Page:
“The Supreme Court’s decision to reject President Trump’s arbitrary and capricious plan to strip protections from DACA recipients was the only just outcome,” Sr Campbell added in a statement. “But they are not yet guaranteed permanent protections. For ‘Dreamers’ to be safe, Congress must affirm that their home is here.”
“The Catholic higher education community stands committed to the individuals in the DACA program who are enrolled at our colleges and universities,” the Association of Catholic Colleges and Universities said, calling the Trump move to end DACA “a moral and a political failure.”
“We pray that today’s decision means they will be able to continue their studies without interruption and that, one day soon, others in their situation will be encouraged to pursue their education goals,” the ACCU said. “Today’s decision is likely not the final word on the DACA programme. We call upon our nation’s leaders – and especially Congress – to permanently protect the dreams of all students who seek to realize the promise of our country.”
Said Lawrence Couch, director of the National Advocacy Centre of the Sisters of the Good Shepherd: “We feel the weight lifted from the shoulders of those young people who have been living in a sort of purgatory and we press Congress for a permanent resolution keeping Dreamers in the United States.”
“These young people have had their lives thrown into turmoil because of hatred and fear. How cruel it would have been to force them out of the only land they have known,” said Sr Maureen McGowan, province leader for the Sisters of the Good Shepherd’s New York/Toronto province. “I pray that they now find peace and welcome.”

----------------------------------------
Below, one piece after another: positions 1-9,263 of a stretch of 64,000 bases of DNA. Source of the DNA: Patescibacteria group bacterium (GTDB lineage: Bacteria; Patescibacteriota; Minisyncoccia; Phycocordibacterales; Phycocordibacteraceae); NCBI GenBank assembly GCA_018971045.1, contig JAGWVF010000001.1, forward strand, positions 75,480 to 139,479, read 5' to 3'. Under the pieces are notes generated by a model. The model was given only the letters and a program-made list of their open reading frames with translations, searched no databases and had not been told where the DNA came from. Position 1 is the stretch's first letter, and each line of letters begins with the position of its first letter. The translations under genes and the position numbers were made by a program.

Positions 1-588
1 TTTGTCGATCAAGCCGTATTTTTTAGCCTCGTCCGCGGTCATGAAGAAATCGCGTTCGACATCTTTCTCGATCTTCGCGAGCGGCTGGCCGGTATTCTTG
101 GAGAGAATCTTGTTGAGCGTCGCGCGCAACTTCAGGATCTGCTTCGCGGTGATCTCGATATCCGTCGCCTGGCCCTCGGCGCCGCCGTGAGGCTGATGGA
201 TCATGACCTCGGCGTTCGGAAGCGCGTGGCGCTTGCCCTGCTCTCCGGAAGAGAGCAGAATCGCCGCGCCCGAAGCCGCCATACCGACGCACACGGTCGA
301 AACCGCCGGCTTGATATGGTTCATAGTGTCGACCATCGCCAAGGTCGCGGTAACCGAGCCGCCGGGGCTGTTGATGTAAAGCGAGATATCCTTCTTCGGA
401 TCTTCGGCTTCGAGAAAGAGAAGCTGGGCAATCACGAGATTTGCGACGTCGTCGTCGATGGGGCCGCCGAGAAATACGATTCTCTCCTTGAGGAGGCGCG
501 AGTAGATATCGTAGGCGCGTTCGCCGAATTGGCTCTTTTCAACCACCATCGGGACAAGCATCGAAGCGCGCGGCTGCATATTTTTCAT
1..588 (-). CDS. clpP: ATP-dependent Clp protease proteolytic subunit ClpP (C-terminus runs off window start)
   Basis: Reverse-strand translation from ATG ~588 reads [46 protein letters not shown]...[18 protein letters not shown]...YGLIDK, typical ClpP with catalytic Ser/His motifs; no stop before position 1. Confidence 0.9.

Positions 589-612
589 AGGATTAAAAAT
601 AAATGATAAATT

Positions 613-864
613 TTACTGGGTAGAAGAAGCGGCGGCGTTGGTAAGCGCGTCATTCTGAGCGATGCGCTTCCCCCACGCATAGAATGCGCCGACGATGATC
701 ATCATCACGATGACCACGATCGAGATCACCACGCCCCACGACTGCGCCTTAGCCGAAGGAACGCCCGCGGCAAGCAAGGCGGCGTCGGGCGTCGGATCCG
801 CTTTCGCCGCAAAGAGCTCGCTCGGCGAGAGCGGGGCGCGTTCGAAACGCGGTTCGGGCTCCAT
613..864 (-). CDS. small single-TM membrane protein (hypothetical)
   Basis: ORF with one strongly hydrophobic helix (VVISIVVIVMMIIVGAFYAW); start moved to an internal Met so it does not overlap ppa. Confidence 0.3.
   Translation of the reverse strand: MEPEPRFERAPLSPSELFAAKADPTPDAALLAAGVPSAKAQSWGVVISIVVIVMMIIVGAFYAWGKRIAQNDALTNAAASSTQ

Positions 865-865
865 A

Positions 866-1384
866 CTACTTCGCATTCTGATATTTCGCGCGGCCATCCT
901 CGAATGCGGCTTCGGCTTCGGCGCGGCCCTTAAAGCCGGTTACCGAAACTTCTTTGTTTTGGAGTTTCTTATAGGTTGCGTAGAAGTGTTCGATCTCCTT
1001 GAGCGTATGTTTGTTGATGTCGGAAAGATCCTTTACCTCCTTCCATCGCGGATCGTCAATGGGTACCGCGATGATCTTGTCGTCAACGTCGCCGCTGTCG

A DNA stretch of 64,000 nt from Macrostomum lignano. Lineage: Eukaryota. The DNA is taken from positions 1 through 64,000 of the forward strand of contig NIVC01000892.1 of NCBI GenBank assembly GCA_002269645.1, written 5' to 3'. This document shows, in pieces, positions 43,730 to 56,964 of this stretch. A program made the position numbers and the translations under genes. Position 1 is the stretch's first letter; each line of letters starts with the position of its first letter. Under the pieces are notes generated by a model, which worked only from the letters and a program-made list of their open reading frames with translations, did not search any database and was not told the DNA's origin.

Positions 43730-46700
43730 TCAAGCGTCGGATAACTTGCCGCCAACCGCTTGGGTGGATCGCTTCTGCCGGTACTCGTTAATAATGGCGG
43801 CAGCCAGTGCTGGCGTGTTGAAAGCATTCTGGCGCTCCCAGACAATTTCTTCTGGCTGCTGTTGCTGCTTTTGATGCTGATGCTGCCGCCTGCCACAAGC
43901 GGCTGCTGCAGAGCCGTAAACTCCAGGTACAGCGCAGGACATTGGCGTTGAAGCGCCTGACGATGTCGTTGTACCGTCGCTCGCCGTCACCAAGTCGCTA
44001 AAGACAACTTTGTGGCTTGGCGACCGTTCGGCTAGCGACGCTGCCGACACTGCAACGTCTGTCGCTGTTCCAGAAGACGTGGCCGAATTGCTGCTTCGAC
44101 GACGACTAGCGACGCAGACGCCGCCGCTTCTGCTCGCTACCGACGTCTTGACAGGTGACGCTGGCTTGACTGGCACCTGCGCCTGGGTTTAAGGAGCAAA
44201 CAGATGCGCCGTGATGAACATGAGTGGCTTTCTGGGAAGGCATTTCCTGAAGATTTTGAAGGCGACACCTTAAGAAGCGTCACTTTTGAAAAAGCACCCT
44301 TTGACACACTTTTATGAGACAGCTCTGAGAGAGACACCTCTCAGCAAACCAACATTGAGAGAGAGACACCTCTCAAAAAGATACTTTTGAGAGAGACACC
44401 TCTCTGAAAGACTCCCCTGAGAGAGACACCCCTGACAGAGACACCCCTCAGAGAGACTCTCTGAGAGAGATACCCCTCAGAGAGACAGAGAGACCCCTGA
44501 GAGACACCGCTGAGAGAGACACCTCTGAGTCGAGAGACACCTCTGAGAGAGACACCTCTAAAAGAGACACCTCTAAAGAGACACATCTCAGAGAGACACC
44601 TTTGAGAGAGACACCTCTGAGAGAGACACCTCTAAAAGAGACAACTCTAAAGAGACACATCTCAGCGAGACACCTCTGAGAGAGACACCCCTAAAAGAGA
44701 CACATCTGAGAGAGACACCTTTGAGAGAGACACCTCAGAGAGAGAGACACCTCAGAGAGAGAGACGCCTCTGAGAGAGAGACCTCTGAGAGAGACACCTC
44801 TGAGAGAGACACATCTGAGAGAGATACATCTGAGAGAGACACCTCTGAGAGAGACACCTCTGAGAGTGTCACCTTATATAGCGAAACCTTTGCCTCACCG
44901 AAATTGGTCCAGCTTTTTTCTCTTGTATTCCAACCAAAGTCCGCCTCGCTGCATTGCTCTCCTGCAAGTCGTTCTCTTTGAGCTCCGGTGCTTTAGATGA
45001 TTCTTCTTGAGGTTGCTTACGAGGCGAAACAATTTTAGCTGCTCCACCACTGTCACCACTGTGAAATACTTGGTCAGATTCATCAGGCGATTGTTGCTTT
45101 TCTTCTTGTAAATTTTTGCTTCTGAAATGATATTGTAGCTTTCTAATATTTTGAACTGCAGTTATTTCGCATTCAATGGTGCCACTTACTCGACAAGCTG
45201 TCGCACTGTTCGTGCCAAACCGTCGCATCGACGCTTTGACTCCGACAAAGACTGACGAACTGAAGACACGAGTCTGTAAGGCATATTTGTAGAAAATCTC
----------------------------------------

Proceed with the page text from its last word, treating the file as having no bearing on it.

“Young people bring such zest to life and work so hard to improve their communities…We need dreams and today the Supreme Court gave the Dreamers their dreams back,” Sr Francesca Aguillon, the Good Shepherd Sisters’ province leader for the Central South province, said in a separate statement, also issued June 18. Good Shepherd Sr Madeleine Munday, province leader for her order’s Mid-North America province, noted that amid the coronavirus pandemic the world is enduring, the court decision shows “some bad dreams are coming to an end.”
“We all hope that these young people and their families know how much they are appreciated and welcomed by the vast majority of people living in this country,” she added. “More now than ever, we hope that everyone sees one another as a member of the human family.”
Catholic Extension – which gives aid to the nation’s mission dioceses, which are rural and poor dioceses and those have a small population of Catholics – also weighed in: “In the last several weeks, our nation has come into a greater awareness of our unjust systems that exclude, harm or hinder the God-given potential of some of our people. Among those facing systemic exclusion are our DACA brothers and sisters.”
“The Catholic Church has long affirmed that their lives matter, and that this young generation must no longer be systemically marginalised,” the statement added. “Catholic Extension is proud to invest in them and their future through our various leadership and ministry programs throughout the country.”